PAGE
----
effectively. During the firefighters strike, for instance, even Downing Street
slammed the employers’ negotiating team as "a shamblesÉ who clearly do not
know how to put together a properly costed deal".

That kind of allegation makes Mallett really angry. For a start, she said,
the fire employers were negotiating nationally rather than locally. And critics
"are perhaps forgetting how much more sophisticated local authority HR has
become". Those who doubt it need only look at the "ingenuity"
they have repeatedly demonstrated just trying to make the National Spine work.

So what can account for the ‘painfully slow’ movement into local bargaining?

Certainly, some authorities have been opposed to reform on ideological
grounds. But many more, who would like to seize the reins, have been thwarted
either by their size (the shift would be prohibitively expensive for many
smaller district authorities) or by a system which, despite paying lip service
to the notion of greater local autonomy, is easily hijacked by the unions.

Socpo is particularly critical of Part 3 of the 1997 Single Status Agreement
– the national blueprint for negotiating terms and conditions – which the
unions have consistently used to block local variations. This led many
authorities to conclude that changing terms and conditions was simply too
difficult to attempt – a fact made all the more infuriating given that only 50
per cent of council workers are union members anyway.

Socpo remains optimistic that when the Local Pay Commission reports this
autumn, it will recommend removing these impediments. In an ideal scenario,
said Warner, organisations would be looking at a gradual, and completely
voluntary, roll-out over three to five years.

In the meantime, HR needs to get its house in order. Many local authorities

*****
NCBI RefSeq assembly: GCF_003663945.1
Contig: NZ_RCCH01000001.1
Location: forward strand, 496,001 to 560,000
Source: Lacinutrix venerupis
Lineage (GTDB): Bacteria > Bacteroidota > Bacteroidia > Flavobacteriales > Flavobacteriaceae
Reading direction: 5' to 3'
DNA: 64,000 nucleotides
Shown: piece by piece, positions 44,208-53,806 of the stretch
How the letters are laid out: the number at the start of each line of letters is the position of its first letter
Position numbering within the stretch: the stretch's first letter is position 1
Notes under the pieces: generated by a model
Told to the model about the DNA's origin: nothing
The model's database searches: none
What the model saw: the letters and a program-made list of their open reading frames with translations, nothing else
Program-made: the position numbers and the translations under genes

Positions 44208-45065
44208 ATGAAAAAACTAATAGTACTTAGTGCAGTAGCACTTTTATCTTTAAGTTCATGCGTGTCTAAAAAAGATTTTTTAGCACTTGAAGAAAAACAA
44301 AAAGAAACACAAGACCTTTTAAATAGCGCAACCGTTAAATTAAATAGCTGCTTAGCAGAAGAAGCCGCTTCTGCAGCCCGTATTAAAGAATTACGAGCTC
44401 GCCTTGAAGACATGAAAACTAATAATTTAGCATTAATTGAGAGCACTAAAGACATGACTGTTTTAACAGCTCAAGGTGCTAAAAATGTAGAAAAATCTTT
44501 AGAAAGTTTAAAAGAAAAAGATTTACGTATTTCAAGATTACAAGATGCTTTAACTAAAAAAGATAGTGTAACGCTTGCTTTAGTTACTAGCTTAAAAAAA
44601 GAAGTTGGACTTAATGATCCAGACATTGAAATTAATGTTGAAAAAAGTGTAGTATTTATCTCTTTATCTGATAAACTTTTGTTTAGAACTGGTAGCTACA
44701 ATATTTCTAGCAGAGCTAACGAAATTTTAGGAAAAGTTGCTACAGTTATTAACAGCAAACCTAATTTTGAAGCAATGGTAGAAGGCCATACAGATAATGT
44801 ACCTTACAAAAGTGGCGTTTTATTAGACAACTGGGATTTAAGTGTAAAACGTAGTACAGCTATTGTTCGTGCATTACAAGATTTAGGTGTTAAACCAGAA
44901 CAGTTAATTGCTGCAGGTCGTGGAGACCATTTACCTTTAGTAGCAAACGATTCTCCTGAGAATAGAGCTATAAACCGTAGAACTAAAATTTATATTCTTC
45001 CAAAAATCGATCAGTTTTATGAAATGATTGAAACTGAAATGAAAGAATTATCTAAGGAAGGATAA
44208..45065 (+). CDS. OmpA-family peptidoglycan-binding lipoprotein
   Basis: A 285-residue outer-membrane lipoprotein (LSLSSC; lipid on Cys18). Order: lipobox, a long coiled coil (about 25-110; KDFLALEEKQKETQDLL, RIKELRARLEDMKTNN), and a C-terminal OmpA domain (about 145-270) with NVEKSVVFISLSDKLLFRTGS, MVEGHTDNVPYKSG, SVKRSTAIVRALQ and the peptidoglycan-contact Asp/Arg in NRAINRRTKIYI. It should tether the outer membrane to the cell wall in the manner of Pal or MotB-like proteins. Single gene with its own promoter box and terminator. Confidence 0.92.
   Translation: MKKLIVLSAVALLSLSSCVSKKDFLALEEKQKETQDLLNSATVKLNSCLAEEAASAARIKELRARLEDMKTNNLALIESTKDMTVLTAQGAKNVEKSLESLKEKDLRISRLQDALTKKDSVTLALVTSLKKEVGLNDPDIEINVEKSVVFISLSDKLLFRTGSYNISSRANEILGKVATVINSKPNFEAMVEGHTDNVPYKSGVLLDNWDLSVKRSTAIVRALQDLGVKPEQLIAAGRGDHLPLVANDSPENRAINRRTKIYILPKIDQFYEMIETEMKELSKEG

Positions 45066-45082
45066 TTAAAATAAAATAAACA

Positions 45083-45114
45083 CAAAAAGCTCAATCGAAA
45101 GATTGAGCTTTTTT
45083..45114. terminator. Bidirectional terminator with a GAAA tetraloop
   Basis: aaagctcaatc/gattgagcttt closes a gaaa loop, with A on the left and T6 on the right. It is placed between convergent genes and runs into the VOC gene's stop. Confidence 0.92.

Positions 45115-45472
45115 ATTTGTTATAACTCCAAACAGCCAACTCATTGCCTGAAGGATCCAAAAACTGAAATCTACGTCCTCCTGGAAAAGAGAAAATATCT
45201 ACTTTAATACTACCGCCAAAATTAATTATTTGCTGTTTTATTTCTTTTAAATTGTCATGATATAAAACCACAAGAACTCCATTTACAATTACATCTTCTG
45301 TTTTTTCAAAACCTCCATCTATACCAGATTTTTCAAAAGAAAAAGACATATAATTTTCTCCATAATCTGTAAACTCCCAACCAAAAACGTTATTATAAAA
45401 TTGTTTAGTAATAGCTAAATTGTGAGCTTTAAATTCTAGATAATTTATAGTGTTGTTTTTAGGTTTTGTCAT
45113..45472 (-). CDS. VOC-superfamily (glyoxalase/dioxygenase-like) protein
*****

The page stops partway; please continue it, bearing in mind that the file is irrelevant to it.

already have a good foundation in terms of excellent data on employee profiles,
job descriptions, competencies, pay rates, working arrangements and so on. Now
is the time to build on that by being absolutely clear about your authority’s
priorities and the strategies needed to achieve them.

"Make sure you’ve got all the building blocks in place so when you need
to take decisions you can make them in context," said Warner. This will
involve holding lengthy sessions with staff and unions. Bear in mind that local
union officials, accustomed to leaving negotiations to national leaders, may
need training in this area.

Realise too that while any move to local negotiation will undoubtedly be
challenging, the Socpo proposals provide for a continuing national framework to
set overall pay budgets and advise on best practice.

"We’re not saying let’s tear up national pay bargaining
altogether," said Warner. "We still need some benchmarks set out at a
national level. The emphasis should be on "setting a climate in which
people will be tempted to make the shift". What is being proposed here, is
not "dramatically radical so much as relevant", added.

Mallett, meanwhile, is "eternally optimistic that when the chips are
down, local government falls back on commonsense".

"What Socpo recommends will work. More importantly it will make sense
to the people who have to deliver," she said.

Socpo’s proposals in a nutshell

– Abolishing the National Pay Spine
("an inconsistent and outmoded product of history"), which sets out
specific salary levels for all employee groups

– An end to the specific procedures for negotiating terms and
conditions laid out in Part 3 of the 1997 Single Status Agreement

– The maintenance of a watered-down national pay body that
would set overall local authority pay awards, yet leave decisions on how
budgets are allocated to the discretion of local employers. The national body
would act as an overall framework, responsible for best practice advice

– Rejecting regional pay bargaining, which has "none of
the advantages of national standards" and many disadvantages in terms of
"constraining the ability to produce local pay strategies"

– A move away from the irrelevant low pay and gender
discussions that have dominated the local government remuneration debate